Today, God's Security Blanket of Love is wrapped around the tendrils of my heart for comfort, around my head and body for protection, and around my life for purpose. His Security Blanket warehouse is packed to overflowing. And it's available for all. 


I hope you enjoyed today's post. Leave a comment and let Mariane and me know you stopped by.

Happy Writing!



Thursday, February 5, 2015

Short Shorts


It's time. What a loaded statement. Time for what, you ask? World peace? Well, yes definitely, but that's not what I had in mind at the moment. No, actually what I'm referring to is a sneak peek at a new project I'm working on. I have a lot short stories - some quite short - just lazing around on my computer all dressed up with nowhere to go. Some have been entered in the faithwriter' weekly challenge, and some have not. As I was sifting through them the other day, I noticed several of them had something in common - they were all about southern women. I've decided to put some of these into a book of short stories. It will be a while before it is ready for release, but in the meantime, I'd like to invite you to read a story from the upcoming book. 


                                        A Southern Girl's Guide to Teas and Soirees

It was unfortunate that my cousin Joyce wore black to a tea, bless her heart. The only explanation I have is that my cousin is from Boston and doesn’t know any better. I know people from Boston are very nice, but they’re just not southern, and that makes all the difference.

I wish she would have consulted me about her clothing choice first, but she didn’t. In fact, she grabbed me as I came in the door and gushed, “Cassie, don’t you just love my little black dress?”

The smile on my face was not genuine as I told the teeniest little white lie. I caught a glimpse of my best friend Lu Anne standing by the canapés. The look on her face said, You poor baby. I feel your pain.

Actually, there wasn’t anything wrong with Joyce’s dress. It was just totally out of place for a tea.

Because I don’t ever want to be embarrassed like that again, I have purchased a number of copies of The Southern Girl’s Guide to Teas and Soirees. It is my goal to spread them as liberally as honey on warm biscuits. There won’t be a doctor’s waiting room in the county that doesn’t have one. In fact, I’m willing to do the right thing and share a few of the finer points with you now.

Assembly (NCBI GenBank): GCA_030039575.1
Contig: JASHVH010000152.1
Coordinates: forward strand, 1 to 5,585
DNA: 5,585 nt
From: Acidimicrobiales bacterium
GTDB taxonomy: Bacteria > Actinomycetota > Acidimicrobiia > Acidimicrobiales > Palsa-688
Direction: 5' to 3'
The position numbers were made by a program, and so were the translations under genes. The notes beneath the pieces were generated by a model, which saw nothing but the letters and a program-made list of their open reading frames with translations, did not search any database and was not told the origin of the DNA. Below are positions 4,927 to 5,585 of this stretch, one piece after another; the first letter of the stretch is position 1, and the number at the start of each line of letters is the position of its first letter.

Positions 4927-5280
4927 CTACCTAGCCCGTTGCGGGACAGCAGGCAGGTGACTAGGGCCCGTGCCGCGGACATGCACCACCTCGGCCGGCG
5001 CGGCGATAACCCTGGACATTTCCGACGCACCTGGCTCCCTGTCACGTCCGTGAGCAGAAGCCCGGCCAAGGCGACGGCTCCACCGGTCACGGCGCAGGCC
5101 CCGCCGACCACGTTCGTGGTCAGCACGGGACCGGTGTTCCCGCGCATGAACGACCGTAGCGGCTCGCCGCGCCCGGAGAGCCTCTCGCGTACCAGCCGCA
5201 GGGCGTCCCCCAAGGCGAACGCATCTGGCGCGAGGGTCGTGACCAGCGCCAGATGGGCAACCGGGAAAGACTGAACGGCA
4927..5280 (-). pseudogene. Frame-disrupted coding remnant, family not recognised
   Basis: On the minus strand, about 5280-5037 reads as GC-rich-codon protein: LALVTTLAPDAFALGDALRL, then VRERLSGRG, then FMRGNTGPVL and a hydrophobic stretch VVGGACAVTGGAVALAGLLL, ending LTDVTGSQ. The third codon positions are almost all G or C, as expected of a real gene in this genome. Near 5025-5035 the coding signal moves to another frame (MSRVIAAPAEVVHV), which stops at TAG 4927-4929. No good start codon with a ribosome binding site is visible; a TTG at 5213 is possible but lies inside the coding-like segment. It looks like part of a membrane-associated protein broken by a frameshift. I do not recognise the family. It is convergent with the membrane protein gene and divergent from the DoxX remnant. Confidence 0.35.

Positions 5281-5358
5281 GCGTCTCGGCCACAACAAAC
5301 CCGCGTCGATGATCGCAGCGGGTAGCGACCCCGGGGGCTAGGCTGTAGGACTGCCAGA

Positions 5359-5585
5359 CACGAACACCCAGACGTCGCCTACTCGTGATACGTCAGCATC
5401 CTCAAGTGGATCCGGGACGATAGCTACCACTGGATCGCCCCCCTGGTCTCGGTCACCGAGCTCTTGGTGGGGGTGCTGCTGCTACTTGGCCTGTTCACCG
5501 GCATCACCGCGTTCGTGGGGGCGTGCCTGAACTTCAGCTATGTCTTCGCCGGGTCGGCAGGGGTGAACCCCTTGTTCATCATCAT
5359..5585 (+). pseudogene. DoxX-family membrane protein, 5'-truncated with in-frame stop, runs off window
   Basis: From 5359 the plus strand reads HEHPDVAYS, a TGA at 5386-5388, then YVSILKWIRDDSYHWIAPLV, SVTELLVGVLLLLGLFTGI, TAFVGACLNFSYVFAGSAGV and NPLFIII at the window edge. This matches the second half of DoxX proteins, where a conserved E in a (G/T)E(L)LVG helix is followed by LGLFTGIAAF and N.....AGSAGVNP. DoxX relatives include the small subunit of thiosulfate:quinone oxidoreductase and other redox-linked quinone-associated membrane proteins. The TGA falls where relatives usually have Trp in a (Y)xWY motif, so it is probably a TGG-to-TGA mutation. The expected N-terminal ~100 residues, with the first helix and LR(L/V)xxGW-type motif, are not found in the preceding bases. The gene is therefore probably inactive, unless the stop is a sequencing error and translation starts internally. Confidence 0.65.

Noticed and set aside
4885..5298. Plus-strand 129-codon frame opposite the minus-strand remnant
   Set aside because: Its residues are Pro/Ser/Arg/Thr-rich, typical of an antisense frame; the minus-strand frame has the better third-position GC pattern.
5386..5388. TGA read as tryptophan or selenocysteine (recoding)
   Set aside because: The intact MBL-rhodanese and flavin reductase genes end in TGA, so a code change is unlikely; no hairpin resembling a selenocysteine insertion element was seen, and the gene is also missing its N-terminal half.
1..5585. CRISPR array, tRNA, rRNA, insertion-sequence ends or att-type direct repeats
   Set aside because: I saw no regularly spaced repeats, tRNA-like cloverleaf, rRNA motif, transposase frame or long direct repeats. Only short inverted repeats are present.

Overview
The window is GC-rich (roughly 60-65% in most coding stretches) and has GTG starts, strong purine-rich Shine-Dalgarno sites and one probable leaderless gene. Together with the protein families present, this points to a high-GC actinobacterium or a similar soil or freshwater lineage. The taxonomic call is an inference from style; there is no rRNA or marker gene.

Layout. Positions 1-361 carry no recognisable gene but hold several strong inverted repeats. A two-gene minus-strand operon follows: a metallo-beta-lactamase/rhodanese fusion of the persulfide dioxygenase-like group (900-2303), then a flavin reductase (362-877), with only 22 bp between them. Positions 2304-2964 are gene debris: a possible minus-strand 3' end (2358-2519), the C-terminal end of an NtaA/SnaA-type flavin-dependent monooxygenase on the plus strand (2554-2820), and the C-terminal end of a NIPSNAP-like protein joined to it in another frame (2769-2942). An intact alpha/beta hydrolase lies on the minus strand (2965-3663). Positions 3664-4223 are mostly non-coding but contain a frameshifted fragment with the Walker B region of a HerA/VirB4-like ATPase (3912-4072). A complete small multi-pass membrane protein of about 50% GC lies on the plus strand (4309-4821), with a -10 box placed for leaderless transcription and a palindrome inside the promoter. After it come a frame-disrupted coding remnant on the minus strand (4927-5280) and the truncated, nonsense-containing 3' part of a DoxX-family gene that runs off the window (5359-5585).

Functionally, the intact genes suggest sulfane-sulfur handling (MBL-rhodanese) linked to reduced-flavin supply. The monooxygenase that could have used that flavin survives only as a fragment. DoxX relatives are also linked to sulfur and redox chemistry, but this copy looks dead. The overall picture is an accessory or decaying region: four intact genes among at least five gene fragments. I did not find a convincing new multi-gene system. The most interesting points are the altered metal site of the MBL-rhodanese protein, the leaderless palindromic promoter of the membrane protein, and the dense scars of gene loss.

First of all, let me say there is a difference between a tea and a soiree. Big difference. Huge. From Fort Worth to Jacksonville, teas are held in the afternoon. No self-respecting southern girl would ever host a tea after 6:00 PM.

Proper attire for a tea is a nice little sheath in a pretty pastel or jewel tone color. Be careful with red. While it’s not forbidden, red can get a southern gal in a world of trouble if her personality can’t carry it off. The one rule that is carved in stone is to never, ever show any part of your bosom before dusk.

Gaudy jewelry has no place at a tea. Discreet little two or three carat stones are fine in a brooch or necklace. The exception to this is diamonds, of course. Any size diamond is acceptable, and even desirable, to wear. And for heaven’s sake, if a southern girl is over thirty, it’s past time for her to put away her sorority pin.

Shoes can be wedges or low-heeled pumps, but spike heels are completely out of place in the afternoon. Please save your high heels for night affairs. We southerners believe there is a reason for the rule that states no white shoes should be worn after Labor Day. The reason has long been forgotten, but we stick to it anyway, because it is tradition, and that is what the south is all about. Brides, of course, are exempt from this rule. Open toes are fine, as long as your pedicure is fresh. There is nothing more disgusting than sipping tea next to someone whose toenail polish is chipped, unless it is seeing the Braves lose to the Mets.

By the way, the tea I’m referring to is iced tea; sugar-shocked, steeped-in-the-sun, iced tea. Girls in the south don’t mind at all if hot tea is served at northern teas. It’s cold up there. Self-explanatory, don’t you think?

Soirees in the south differ from teas because by all that is sacred, they must be evening, although perhaps early evening, affairs. They almost always have a purpose. A soiree might be held to view a lovely art exhibit, or perhaps as a meet and greet for the governor. Don’t let anyone convince you that soirees can be casual. Any good southern girl knows better. Wearing black to a soiree is fine and in some cases, expected.

A southern girl must exercise her creativity, though. She doesn’t want to blend in with all the other little black dresses. She must stand out without crossing over into Tacky Territory.

Although most any southern girl has a tiara or two left over from a beauty pageant win, she shouldn’t be tempted to wear it. Her head should be adorned only with the shiniest tresses and perhaps a tasteful 18 carat gold clip.

I believe I’ve made my case for my mortification when my cousin came to a tea dressed in black. Further elaboration is unnecessary.

In case you think this all sounds a bit snobby, let me remind you of one cardinal rule all southern girls live by: the difference between snobs and well-bred southern girls is the Mason Dixon line.


Feel free to leave me a comment and let me know if you liked the story. 

Happy Writing!